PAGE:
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RESULTS

Morphometric analysis and blood pressure measurements

In the first series of experiments, 19 rats underwent the balloon injury procedure and received PTX (n = 10) or saline (control group, n = 9) from 3 days before to 14 days after injury. As shown in Figs. 1 and 2, there was a marked neointimal thickening of injured arteries in control rats 14 days after balloon injury, and the neointimal area was significantly reduced by treatment with PTX (0.074 ± 0.001 vs. 0.172 ± 0.003 mm2; p < 0.001). The medial area (0.143 ± 0.001 vs. 0.176 ± 0.001 mm2; p < 0.01) and I/M ratio (0.50 ± 0.02 vs. 0.990 ± 0.12; p < 0.001) were also reduced by PTX. However, administration of PTX was associated with constrictive remodeling [i.e., a decrease in EEL (0.601 ± 0.010 vs. 0.744 ± 0.011 mm2; p < 0.01)], and as a consequence of these processes, the luminal area did not differ between the two treatment groups (0.340 ± 0.007 vs. 0.319 ± 0.011 mm2; p = 0.62). The mean arterial blood pressure before balloon injury and after 14 days was not different in rats treated with PTX (102 ± 4 vs. 99 ± 3 mm Hg; p = 0.45) or controls (104 ± 6 vs. 97 ± 3 mm Hg; p = 0.38).

FIG. 1

FIG. 1

FIG. 2

FIG. 2

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Proliferative activity, apoptosis, and neointimal cell density

As shown in Figs. 3-5, substantial replication and apoptosis of medial VSMCs were detected by PCNA immunochemistry and TUNEL in carotid arteries from 14 rats (n = 7 in each treatment group) killed 24 h after balloon injury, and these responses were not significantly altered by treatment with PTX. At 14 days after injury, PCNA expression and TUNEL were virtually limited to neointimal cells, and differences were not observed between the two treatment groups (n = 10 in PTX group; n = 9 in control group). In arteries removed 14 days after injury, administration of PTX significantly increased the cell density in the neointima (3,476 ± 504 cells/mm2 vs. 2,215 ± 232 cells/mm2; p < 0.05).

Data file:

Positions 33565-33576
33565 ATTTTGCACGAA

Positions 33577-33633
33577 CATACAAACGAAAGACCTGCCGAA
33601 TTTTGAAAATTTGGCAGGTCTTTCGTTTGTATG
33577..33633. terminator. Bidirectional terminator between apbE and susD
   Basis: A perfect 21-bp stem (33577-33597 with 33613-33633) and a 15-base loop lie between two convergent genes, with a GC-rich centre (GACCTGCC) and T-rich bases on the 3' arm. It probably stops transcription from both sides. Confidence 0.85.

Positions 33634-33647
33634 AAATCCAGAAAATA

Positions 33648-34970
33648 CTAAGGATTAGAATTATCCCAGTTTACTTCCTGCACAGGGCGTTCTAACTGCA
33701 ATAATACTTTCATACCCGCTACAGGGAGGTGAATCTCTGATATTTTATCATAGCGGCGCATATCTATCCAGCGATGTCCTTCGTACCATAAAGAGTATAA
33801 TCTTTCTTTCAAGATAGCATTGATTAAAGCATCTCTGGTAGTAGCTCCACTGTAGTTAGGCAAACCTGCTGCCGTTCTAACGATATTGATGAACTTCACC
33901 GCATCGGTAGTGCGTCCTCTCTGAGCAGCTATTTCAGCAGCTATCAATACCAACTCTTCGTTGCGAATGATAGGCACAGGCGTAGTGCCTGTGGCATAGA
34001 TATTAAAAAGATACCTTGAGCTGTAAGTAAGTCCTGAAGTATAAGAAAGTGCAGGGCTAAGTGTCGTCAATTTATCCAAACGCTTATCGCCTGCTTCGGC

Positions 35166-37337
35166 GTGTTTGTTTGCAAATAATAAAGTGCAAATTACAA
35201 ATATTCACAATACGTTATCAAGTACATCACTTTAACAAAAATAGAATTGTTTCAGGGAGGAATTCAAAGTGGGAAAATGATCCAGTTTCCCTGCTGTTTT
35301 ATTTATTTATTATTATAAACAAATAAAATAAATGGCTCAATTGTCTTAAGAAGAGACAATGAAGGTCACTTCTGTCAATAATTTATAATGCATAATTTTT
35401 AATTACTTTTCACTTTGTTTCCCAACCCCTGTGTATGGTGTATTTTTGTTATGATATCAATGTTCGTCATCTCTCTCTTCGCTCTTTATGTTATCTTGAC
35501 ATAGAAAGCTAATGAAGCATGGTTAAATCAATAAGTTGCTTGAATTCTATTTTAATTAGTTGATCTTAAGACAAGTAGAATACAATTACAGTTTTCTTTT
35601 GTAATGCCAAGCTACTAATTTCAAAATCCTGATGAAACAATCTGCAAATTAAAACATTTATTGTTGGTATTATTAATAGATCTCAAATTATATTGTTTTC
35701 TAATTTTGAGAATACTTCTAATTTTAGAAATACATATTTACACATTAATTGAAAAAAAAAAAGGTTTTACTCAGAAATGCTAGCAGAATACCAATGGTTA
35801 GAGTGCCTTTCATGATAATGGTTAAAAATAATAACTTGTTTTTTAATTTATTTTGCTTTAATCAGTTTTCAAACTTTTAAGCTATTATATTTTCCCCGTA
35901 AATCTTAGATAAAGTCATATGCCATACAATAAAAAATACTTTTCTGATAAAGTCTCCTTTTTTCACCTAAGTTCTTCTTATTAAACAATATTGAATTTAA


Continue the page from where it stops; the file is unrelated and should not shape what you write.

FIG. 3

FIG. 3

FIG. 4

FIG. 4

FIG. 5

FIG. 5

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VSMC collagen production and migration in vitro

Incubation with PTX resulted in a concentration-dependent inhibition of collagen type I production from cultured human VSMCs (Fig. 6), whereas significant effects of the agent on VSMC synthesis of collage type IV or VI were not observed (data not shown). PTX (10-1,000 μM) did not influence VSMC viability as determined by trypan blue exclusion.

FIG. 6

FIG. 6

PDGF produced a concentration-dependent increase in the migration of rat VSMCs (not shown). As demonstrated in Fig. 7, PTX failed to influence VSMC migration toward PDGF, and the agent did not modify random VSMC movement (chemokinesis) in the absence of PDGF.

FIG. 7

FIG. 7

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DISCUSSION